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Best Watches for Trail & Ultra Running: Top Choices for Your Money in 2021

You know what?

When trail running, you want a watch that will help you monitor your performance.

It should display the time, pace, distance, location, and much more.

You also want a device that feels light on the hand, has a smooth texture.

And it should not be affected by sweat, dirt, moisture, light rain, movement, shaking, and vibration as well.

But how can you pick up one that meets all the above requirements?

Table of contents

If you’re struggling with that, then this short guide would be helpful.

In the following reviews, I will show you some great tracking devices designed for trail and ultra running.

Let’s started.

Is Trail Running Harder Than Road Running?

Yes, trail running is slightly more challenging than road running due to 2 reasons.

First of all, the roadrunner experience smoother and clear surface.

But it needs to be noted that trail runners can run slower and focus more on their techniques. 

Secondly, you have to invest more into trail running.

The investment includes not only money on better shoes and equipment but also time on training and learning the routes.

Some trails are riskier to take than others if you do not study them ahead.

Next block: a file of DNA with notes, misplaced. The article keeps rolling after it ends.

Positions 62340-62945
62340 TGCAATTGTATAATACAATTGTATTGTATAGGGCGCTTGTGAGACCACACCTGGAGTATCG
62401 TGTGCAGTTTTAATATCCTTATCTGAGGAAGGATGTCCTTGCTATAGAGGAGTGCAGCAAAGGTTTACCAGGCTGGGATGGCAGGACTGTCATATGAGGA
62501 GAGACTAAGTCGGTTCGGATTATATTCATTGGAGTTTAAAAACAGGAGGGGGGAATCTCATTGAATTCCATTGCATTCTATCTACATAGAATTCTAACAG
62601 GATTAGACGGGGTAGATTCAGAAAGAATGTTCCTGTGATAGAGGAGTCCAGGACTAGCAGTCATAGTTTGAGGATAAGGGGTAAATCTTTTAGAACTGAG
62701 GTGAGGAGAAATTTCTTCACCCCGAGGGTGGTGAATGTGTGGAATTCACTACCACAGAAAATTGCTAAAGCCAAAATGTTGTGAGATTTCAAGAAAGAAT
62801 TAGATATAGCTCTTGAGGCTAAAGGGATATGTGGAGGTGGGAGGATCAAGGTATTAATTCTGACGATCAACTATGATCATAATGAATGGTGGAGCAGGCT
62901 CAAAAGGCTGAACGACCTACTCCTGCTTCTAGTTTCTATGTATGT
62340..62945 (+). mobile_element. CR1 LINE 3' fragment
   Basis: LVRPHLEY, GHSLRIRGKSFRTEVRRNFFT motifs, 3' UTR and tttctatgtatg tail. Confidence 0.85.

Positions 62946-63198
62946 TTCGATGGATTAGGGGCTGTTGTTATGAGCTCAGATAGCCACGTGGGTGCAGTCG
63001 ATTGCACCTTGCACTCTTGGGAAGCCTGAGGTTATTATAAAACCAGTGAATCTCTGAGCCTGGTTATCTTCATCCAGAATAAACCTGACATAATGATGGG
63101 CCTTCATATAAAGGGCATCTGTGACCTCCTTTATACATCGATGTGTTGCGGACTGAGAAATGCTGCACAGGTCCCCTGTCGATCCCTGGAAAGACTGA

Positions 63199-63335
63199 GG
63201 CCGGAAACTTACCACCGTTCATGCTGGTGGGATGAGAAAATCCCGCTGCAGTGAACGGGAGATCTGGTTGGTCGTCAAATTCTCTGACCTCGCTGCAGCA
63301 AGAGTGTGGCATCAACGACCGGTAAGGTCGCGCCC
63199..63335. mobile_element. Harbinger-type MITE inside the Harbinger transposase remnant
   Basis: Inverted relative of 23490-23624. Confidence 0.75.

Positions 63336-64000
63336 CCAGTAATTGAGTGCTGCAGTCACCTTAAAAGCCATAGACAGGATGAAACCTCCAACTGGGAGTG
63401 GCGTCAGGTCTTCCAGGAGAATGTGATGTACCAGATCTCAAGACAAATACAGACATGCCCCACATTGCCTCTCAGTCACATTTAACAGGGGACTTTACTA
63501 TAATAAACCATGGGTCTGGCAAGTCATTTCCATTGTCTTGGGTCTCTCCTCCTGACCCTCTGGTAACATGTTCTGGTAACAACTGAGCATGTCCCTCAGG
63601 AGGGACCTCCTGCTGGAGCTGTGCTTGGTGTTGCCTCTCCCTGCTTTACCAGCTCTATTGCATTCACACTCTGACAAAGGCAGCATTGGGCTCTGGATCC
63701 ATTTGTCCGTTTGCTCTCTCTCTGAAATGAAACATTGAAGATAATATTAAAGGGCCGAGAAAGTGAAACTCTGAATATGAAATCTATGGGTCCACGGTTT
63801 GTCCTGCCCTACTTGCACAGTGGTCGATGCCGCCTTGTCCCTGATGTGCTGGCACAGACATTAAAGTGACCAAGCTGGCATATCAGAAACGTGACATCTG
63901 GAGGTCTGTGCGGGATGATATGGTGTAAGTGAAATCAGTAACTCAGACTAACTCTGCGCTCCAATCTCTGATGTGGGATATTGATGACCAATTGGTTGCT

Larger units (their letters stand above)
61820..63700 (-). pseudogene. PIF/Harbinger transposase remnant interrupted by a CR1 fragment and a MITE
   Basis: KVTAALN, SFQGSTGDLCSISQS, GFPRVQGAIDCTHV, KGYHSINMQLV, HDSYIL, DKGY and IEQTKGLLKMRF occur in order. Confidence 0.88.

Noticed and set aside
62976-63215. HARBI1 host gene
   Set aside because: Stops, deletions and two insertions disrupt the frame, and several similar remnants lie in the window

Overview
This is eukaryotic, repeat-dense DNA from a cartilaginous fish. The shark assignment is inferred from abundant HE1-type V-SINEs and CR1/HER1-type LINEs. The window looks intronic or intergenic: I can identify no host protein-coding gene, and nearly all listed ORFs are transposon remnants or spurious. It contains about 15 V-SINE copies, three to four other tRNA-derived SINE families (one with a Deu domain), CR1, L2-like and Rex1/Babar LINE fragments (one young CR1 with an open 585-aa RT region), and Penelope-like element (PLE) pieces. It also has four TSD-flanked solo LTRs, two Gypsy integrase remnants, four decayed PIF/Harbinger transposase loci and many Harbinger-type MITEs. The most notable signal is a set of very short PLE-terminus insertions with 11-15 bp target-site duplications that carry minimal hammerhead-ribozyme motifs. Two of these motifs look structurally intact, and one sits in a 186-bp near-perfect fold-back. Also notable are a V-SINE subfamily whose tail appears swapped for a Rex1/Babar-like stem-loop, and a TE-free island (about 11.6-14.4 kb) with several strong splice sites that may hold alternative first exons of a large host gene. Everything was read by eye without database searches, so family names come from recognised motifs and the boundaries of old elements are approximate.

In the end, many people still choose trail running because it worths hard work.

You will find the power inside your body and amazing views along the way.

They are the achievement that no one can take away from you.

Top (10) Best Watches for Trail & Ultra Running Chosen by Real Runners

  • Well built and tough
  • Good size and weight
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  • High quality and easy to operate
  • Good water resistance
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  • Decent battery life
  • Effective GPS navigation
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  • Sleek design
  • Built-in GPS
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  • Simple design
  • PurePulse monitors and displays relevant stats
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  • Modern looking design
  • Large display
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  • Advanced cardio stats
  • Classic design
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  • Adaptable training programs
  • Lightweight
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  • Rugged design
  • Shock resistant
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  • Modern looking design
  • Built-in GPS
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Related: The best watches for biking, skiing & snowboarding, weightlifting you should know about

Garmin Fenix 5 Plus Multisport GPS Smartwatch

Garmin Fenix 5 Plus